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Shore Fishing
home : features : shore fishing
November 14, 2018


10/26/2018 3:09:00 PM
Shore Fishing
Kimball with a Stump Pass blue.
Kimball with a Stump Pass blue.

Kimball & Les Beery
Angler's Guide to Kayak Fishing Southwest Florida


Double Your Fun

Our last article dealt with our favorite lure for beach or kayak fishing the inshore waters around Englewood. Jigs, whether the buck tail type or the more popular plastic tails, have been responsible for a lot of the quality fish we catch. The variety of colors, weights and designs available could fill a tackle bag quickly. We tend to stay with the colors that mimic the baitfish or shrimp found in nature but many of the wildest colors will produce strikes too. 

The idea of using multiple lures or hooks has been around forever. Commercial fishermen have used trotlines and long lines to harvest fish in both salt and fresh waters. Even the purist fly anglers will often use a “hopper and dropper” combination in the clear, cold waters of the Rockies. Another rig that has been popular for freshwater trout is a tandem nymph combination for winter fishing these same cold-water spots. 

Here in Florida, the tandem rig has been popular for years when targeting speckled perch (black crappie). The original shad dart rig was developed with a tiny spoon attractor behind a small feather jig. On the St. Johns River, we used to troll this combination in pursuit of shad that migrated up the river to spawn. One of my favorite jigs to run ahead of the small spoon was a small “no alibi” skirted jig. 

Trout on the beach or on the flats will often strike tandem jigs after refusing a single jig presentation. Flounder are susceptible to a properly presented tandem combo right along the bottom in either the surf or on the flats. We always use a larger, heavier jig or spoon on the terminal end and a smaller, lighter plastic tail on the front dropper hook. 

While there are many pre-rigged tandem lures available, it’s simple to tie one up yourself. Start with about 3 feet of leader. We usually opt for 20 lb. fluorocarbon but will go heavier if the target species has a lot of sharp teeth. Even when fishing among mackerel and bluefish, we try to avoid wire and take our chances with 40 lb. fluorocarbon because it doesn’t discourage strikes. If you do need to use wire, just limit it to a short piece ahead of the jig. Tie on the larger lure on the end of the leader opposite the end tied to your main line. Then, in the middle of this leader create a dropper loop. There are many ways to tie this knot so find one that works for you on-line or from a friend. One of the easier ways is to form a loop and twist the area you are holding a few times then take the belly of the loop through the center of the twisted area and pull tight from three directions at once.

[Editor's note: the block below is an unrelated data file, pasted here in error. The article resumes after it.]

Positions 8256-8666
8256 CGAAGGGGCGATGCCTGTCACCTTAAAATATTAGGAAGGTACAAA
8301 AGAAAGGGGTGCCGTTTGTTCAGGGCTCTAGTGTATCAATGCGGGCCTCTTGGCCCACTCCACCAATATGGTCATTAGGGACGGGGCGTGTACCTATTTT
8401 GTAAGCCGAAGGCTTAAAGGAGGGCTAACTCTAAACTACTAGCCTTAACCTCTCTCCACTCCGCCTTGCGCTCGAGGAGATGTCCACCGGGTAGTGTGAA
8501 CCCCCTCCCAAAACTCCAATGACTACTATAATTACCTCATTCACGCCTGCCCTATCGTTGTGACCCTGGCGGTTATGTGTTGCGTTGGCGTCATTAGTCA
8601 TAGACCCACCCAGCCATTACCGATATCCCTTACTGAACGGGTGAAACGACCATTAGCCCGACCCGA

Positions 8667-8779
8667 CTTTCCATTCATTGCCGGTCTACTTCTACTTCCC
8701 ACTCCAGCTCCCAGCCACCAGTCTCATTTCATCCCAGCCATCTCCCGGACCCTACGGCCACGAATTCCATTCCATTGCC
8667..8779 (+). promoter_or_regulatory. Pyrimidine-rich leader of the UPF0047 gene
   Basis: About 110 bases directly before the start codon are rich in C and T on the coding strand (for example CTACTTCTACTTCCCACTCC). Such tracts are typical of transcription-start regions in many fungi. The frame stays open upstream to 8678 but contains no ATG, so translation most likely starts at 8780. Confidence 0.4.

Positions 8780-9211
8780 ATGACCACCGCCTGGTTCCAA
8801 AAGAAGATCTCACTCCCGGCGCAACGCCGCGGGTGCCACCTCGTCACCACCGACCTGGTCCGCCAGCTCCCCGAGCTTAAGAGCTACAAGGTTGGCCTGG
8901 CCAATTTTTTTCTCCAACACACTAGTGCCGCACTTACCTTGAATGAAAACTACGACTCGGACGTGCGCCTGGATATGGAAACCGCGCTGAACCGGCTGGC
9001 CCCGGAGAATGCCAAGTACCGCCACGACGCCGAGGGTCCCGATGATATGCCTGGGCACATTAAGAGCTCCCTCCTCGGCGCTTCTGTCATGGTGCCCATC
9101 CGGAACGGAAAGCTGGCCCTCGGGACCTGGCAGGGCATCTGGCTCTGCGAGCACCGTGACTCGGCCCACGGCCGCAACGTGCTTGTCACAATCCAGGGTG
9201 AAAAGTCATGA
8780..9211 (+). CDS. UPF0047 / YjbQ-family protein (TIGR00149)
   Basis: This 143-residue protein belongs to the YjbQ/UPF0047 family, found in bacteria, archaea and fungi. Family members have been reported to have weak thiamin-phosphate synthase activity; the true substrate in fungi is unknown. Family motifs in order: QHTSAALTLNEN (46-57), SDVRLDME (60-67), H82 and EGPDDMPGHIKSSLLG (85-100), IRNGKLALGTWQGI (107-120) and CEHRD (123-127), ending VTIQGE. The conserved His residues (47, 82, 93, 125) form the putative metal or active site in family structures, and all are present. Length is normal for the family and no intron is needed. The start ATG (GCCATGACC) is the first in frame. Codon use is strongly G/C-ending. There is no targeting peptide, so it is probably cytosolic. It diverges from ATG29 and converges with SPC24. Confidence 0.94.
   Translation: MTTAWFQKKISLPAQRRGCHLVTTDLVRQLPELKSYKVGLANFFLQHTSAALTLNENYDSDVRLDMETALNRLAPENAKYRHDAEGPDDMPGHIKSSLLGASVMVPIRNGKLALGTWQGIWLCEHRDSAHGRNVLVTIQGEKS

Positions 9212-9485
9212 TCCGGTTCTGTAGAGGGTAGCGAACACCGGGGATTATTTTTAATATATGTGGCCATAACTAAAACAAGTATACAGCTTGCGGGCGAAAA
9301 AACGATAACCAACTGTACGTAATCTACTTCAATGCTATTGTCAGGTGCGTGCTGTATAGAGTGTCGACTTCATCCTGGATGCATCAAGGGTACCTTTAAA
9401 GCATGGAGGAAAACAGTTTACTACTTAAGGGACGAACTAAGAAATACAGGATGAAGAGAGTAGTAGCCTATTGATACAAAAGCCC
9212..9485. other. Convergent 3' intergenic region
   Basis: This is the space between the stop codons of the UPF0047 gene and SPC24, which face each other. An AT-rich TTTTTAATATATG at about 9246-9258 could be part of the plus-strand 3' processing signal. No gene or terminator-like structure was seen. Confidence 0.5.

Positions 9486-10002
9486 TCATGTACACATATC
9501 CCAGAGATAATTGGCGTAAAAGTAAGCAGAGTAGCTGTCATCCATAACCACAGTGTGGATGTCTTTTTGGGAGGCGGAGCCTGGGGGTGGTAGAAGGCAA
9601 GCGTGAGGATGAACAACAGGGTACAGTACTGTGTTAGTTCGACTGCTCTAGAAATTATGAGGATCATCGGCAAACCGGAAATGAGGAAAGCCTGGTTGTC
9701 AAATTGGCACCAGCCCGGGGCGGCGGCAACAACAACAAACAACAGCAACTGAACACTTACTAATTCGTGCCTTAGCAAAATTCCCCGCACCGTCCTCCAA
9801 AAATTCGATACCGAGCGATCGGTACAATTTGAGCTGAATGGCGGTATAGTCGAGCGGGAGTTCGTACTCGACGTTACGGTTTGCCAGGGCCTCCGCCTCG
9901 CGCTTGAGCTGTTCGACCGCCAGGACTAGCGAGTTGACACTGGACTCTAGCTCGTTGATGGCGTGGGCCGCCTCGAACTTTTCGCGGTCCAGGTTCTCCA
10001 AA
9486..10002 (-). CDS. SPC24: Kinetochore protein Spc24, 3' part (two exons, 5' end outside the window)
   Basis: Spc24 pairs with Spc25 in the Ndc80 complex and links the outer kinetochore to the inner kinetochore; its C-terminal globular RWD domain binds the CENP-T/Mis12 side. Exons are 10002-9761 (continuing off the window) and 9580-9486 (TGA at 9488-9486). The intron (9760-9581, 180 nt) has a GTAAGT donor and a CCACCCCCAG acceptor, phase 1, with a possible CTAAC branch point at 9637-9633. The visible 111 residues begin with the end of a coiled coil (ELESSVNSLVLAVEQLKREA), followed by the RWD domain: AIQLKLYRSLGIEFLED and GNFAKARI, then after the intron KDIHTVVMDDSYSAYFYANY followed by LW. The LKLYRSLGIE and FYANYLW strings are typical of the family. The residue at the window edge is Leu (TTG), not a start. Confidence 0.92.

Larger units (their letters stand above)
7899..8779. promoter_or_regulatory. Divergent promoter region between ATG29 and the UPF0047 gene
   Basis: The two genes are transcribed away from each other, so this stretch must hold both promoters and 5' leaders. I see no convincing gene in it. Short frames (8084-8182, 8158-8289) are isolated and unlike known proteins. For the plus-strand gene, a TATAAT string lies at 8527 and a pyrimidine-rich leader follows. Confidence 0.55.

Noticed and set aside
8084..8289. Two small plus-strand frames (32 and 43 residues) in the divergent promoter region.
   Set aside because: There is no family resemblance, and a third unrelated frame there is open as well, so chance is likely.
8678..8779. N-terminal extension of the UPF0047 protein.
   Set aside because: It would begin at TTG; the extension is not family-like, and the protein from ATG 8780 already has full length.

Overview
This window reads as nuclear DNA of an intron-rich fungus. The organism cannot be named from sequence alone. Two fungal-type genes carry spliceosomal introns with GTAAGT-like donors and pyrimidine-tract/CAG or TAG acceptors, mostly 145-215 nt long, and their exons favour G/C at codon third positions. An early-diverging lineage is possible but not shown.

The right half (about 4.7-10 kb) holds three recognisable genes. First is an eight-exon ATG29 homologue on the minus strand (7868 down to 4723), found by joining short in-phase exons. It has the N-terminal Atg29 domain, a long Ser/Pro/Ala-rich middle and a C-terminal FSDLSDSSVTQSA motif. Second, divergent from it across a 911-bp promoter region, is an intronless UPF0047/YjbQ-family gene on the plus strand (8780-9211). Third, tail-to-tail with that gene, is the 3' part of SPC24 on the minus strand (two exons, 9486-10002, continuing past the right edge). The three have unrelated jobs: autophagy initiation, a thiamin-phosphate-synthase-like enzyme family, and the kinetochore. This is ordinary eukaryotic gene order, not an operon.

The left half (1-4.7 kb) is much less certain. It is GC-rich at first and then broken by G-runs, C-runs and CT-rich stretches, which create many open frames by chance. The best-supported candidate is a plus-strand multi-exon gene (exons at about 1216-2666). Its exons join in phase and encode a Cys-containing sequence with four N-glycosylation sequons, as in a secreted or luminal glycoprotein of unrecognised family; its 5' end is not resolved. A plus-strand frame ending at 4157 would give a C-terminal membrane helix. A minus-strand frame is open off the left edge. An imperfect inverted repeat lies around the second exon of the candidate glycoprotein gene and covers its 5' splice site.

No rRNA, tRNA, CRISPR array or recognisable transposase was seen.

Some folks will rig a top water lure with a dropper to present a smaller target for fish reluctant to strike the larger plug. We’ve found that the trebles on any plug will tangle with the dropper line on nearly every cast. If you want to try this, remove the treble hooks except for the rear hook to prevent most of these tangles. Some folks attach the tandem rig to their running line with a swivel, but we usually just use a double uni-knot to avoid the swivel that might attract strikes from toothy fish. If you stick with just two single hook jigs there is no need for a swivel since spinning and tangles rarely occur. 

There are a lot of theories about why tandem rigs work so well. Of course, two jigs will double the visual attraction that predators notice. If fished on the bottom, the disturbance of the sand or grasses when lifting the jigs will be seen easily. Another theory that we subscribe to is that our tandem rig looks like a smaller, injured baitfish being chased by a totally distracted larger baitfish which creates the opportunity for two easy snacks for a gamefish. Maybe the fish that respond to tandem rigs are trying to double their fun too. It all comes down to this decision; is the caloric reward greater than the energy expended to chase down a meal.

Kimball and Les Beery, authors of Angler’s Guide to Shore and KAYAK Fishing Southwest Florida, contribute this excerpts from both Waterproof books to promote the excellent fishing available in the Englewood area. These books are available locally at Old Florida Gallery on West Dearborn and www.anglerpocketguides.com and www.amazon.com as a download or hard copy.







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